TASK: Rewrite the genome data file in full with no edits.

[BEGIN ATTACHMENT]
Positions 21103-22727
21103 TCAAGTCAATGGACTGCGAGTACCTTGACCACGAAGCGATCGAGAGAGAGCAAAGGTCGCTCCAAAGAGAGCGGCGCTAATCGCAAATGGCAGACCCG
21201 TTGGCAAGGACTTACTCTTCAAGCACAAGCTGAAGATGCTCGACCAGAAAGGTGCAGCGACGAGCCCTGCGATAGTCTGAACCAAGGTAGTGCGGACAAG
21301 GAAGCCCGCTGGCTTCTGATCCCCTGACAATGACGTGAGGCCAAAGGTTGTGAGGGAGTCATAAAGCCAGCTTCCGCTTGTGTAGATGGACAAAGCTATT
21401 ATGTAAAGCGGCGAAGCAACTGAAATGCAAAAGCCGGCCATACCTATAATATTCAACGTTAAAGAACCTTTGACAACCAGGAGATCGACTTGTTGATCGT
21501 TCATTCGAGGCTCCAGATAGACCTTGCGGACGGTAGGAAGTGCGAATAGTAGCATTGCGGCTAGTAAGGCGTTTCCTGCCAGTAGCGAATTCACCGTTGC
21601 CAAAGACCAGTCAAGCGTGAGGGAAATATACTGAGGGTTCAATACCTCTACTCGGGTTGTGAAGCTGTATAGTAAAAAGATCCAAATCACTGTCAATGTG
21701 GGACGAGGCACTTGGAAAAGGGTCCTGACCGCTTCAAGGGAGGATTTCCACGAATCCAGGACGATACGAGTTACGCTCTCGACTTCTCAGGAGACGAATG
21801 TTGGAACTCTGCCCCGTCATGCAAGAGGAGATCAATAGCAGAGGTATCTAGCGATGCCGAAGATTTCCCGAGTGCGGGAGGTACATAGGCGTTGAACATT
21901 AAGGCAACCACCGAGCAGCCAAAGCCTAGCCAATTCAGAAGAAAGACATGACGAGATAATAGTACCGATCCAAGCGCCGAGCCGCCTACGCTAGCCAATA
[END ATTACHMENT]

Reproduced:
Positions 21103-22727
21103 TCAAGTCAATGGACTGCGAGTACCTTGACCACGAAGCGATCGAGAGAGAGCAAAGGTCGCTCCAAAGAGAGCGGCGCTAATCGCAAATGGCAGACCCG
21201 TTGGCAAGGACTTACTCTTCAAGCACAAGCTGAAGATGCTCGACCAGAAAGGTGCAGCGACGAGCCCTGCGATAGTCTGAACCAAGGTAGTGCGGACAAG
21301 GAAGCCCGCTGGCTTCTGATCCCCTGACAATGACGTGAGGCCAAAGGTTGTGAGGGAGTCATAAAGCCAGCTTCCGCTTGTGTAGATGGACAAAGCTATT
21401 ATGTAAAGCGGCGAAGCAACTGAAATGCAAAAGCCGGCCATACCTATAATATTCAACGTTAAAGAACCTTTGACAACCAGGAGATCGACTTGTTGATCGT
21501 TCATTCGAGGCTCCAGATAGACCTTGCGGACGGTAGGAAGTGCGAATAGTAGCATTGCGGCTAGTAAGGCGTTTCCTGCCAGTAGCGAATTCACCGTTGC
21601 CAAAGACCAGTCAAGCGTGAGGGAAATATACTGAGGGTTCAATACCTCTACTCGGGTTGTGAAGCTGTATAGTAAAAAGATCCAAATCACTGTCAATGTG
21701 GGACGAGGCACTTGGAAAAGGGTCCTGACCGCTTCAAGGGAGGATTTCCACGAATCCAGGACGATACGAGTTACGCTCTCGACTTCTCAGGAGACGAATG
21801 TTGGAACTCTGCCCCGTCATGCAAGAGGAGATCAATAGCAGAGGTATCTAGCGATGCCGAAGATTTCCCGAGTGCGGGAGGTACATAGGCGTTGAACATT
21901 AAGGCAACCACCGAGCAGCCAAAGCCTAGCCAATTCAGAAGAAAGACATGACGAGATAATAGTACCGATCCAAGCGCCGAGCCGCCTACGCTAGCCAATA